Emirates Business Class Bar

Hainan Airlines Fortune Wings Club

This is one of the largest airlines for flights between the US and China. They fly out of 7 US cities to 5 Chinese destinations.

They fly between:

  • Beijing and Seattle, Chicago O’Hare, Boston, San Jose, and Las Vegas
  • Shanghai and Seattle, Boston
  • Changsha and Los Angeles
  • Chengdu and Los Angeles, New York JFK
  • Chongqing and Los Angeles, New York JFK

The Fortune Wings Club is also the frequent flyer program for Hong Kong Airlines, the second largest carrier in Hong Kong. As a result the program is useful for flights within Asia.

One thing I’d point out is that they have a partnership with Alaska Airlines. The award chart is reasonable, and since award pricing is distance-based short haul awards up to 500 miles on Alaska Airlines are just 5000 Fortune Wings Club miles each way in coach, 9000 in first class.

Singapore Airlines

There are a couple of really useful features to the Singapore Airlines Krisflyer program.

  1. You can redeem their miles to travel on their Star Alliance partner like United Airlines — and some awards can fewer miles than United would charge.

  2. Singapore Airlines offers much better award availability to travel on Singapore’s own flights when you’re using Singapore Airlines KrisFlyer miles than if you’re trying to use miles from a partner frequent flyer program.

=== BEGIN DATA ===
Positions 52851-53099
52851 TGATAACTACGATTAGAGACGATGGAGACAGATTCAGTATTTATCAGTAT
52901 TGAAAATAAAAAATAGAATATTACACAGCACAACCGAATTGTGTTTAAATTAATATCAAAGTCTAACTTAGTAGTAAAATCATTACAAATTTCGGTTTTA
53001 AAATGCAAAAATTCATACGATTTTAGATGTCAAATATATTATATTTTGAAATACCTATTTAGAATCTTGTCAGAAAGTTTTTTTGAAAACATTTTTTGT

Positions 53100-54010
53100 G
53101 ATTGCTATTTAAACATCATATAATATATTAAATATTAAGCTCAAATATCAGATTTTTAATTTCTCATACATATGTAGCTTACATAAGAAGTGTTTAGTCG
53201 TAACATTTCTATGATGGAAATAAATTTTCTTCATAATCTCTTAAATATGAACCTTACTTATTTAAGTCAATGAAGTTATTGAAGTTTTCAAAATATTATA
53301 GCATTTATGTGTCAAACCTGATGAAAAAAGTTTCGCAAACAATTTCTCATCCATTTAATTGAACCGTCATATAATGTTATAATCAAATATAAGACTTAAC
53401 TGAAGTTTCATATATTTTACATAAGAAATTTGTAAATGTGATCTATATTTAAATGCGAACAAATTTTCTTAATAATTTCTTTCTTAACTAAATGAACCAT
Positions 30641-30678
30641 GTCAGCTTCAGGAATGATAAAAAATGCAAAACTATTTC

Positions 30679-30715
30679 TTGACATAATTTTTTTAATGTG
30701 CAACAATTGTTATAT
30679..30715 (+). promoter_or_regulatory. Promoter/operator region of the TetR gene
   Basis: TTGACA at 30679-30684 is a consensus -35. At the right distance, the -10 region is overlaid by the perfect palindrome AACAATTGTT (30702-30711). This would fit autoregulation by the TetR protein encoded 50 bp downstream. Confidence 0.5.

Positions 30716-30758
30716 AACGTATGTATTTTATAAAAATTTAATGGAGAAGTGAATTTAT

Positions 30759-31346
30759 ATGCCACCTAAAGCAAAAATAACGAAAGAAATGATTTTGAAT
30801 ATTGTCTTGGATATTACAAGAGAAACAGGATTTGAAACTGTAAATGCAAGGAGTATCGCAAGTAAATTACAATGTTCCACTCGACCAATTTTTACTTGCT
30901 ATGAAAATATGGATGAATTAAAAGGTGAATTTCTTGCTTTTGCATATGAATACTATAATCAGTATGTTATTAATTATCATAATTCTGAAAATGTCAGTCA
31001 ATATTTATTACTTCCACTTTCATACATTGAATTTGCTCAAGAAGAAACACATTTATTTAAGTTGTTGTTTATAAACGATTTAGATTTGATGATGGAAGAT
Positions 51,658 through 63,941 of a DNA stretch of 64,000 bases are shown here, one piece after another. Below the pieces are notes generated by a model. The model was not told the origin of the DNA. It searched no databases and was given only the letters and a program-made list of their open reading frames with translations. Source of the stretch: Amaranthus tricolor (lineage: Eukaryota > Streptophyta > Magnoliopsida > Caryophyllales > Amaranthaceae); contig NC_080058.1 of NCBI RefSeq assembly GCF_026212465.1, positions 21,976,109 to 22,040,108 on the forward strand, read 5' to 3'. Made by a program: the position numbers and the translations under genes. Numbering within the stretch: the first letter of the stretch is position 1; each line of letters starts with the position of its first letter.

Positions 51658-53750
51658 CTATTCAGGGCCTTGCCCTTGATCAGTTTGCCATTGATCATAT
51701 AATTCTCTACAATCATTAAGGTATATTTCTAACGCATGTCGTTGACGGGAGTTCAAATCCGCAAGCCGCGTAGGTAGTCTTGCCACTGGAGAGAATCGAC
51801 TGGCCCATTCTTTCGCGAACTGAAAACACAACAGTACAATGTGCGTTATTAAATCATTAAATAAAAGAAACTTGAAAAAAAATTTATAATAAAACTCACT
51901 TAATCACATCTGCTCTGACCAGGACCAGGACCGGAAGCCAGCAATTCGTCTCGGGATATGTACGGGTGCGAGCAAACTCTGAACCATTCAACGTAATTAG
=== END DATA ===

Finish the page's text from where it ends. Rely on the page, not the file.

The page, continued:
If you were to redeem United miles to fly between the mainland U.S. and Hawaii miles costs start at 45,000 miles roundtrip in coach or 90,000 in first class. However Singapore’s award chart offers those same flights for 35,000 miles roundtrip in coach or 60,000 miles in United’s forward cabin.

Meanwhile the ability to actually fly Singapore Airlines on long haul flights is very limited unless you are using Singapore Airline’s miles. You can transfer points from Capital One to Singapore and get access to better award availability.

Singapore Airlines has announced the introduction of Singapore – Seattle non-stop service and that will give them four non-stop cities in the U.S., adding to San Francisco, Los Angeles, and Newark. Singapore also flies Houston – Manchester (U.K.) – Singapore; New York JFK – Frankfurt – Singapore; and Los Angeles – Tokyo Narita – Singapore.


Singapore Airlines Business Class

Additional transfer partners

The reason I like really well-rounded transfer programs — inclusion of airlines around the world, even when there are other carriers within the same alliance that are transfer partners — is because there are situations where you need a given airline’s miles. One of the most common reasons is upgrades. While airlines frequently make award space available to their partners, upgrades either aren’t offered at all or frequently have strict fare class requirements (you may need to be buying a full fare ticket, as with Star Alliance awards, before you can use miles from one program to upgrade on another airline).